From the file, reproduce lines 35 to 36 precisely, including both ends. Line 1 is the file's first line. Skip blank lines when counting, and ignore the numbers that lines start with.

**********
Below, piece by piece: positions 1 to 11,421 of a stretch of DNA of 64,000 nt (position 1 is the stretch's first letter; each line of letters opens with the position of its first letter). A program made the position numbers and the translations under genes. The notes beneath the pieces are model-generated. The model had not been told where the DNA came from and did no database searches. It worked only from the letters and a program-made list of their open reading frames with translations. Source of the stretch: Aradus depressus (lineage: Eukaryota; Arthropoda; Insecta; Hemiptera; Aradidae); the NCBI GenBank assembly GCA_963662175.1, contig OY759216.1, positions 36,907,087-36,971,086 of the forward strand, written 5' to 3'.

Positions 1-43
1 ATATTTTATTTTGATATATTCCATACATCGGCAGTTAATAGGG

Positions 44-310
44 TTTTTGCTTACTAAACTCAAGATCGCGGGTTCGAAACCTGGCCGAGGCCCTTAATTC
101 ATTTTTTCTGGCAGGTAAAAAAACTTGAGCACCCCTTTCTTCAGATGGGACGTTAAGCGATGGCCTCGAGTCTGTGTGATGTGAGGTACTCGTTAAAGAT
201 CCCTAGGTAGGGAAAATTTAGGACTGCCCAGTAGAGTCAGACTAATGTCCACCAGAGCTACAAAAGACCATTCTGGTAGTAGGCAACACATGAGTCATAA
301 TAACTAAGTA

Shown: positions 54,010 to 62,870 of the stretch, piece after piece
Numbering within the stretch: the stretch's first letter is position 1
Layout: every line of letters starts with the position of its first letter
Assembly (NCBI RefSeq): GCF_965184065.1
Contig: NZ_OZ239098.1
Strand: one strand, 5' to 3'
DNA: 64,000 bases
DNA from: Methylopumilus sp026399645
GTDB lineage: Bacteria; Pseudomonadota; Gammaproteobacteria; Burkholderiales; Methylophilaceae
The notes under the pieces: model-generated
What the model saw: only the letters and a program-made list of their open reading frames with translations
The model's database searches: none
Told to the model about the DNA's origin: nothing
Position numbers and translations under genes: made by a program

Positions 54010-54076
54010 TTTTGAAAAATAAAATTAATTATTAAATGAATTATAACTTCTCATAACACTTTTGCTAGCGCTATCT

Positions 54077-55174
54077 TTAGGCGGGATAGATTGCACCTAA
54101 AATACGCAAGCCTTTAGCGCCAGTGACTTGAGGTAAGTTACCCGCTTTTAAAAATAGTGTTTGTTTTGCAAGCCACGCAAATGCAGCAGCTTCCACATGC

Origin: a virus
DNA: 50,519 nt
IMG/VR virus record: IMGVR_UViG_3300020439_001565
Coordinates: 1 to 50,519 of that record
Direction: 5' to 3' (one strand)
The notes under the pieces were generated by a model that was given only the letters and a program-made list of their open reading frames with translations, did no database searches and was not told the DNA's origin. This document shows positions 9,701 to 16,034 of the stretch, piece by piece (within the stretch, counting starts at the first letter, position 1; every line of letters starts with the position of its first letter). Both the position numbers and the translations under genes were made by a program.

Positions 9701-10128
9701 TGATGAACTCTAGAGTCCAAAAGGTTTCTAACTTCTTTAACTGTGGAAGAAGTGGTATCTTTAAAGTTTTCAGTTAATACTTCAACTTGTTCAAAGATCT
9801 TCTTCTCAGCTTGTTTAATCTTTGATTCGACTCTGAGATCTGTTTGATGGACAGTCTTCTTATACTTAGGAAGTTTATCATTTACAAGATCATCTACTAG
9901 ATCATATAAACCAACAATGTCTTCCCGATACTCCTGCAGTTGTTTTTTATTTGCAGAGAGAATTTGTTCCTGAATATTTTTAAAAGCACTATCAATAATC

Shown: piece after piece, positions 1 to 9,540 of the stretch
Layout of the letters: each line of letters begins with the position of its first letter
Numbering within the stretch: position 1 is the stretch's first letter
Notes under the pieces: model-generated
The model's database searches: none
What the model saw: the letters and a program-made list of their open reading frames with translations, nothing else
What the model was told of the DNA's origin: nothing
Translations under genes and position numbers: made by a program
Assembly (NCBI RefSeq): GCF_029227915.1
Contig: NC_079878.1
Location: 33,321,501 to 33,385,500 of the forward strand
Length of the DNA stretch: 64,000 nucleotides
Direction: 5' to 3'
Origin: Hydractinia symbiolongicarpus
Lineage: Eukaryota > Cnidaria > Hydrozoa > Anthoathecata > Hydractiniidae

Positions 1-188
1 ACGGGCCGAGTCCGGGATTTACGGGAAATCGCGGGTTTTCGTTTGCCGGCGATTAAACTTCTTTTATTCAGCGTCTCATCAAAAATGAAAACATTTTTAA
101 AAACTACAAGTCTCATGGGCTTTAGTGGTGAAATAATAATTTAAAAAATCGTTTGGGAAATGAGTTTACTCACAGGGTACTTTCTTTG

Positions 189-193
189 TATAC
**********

9701 TGATGAACTCTAGAGTCCAAAAGGTTTCTAACTTCTTTAACTGTGGAAGAAGTGGTATCTTTAAAGTTTTCAGTTAATACTTCAACTTGTTCAAAGATCT
9801 TCTTCTCAGCTTGTTTAATCTTTGATTCGACTCTGAGATCTGTTTGATGGACAGTCTTCTTATACTTAGGAAGTTTATCATTTACAAGATCATCTACTAG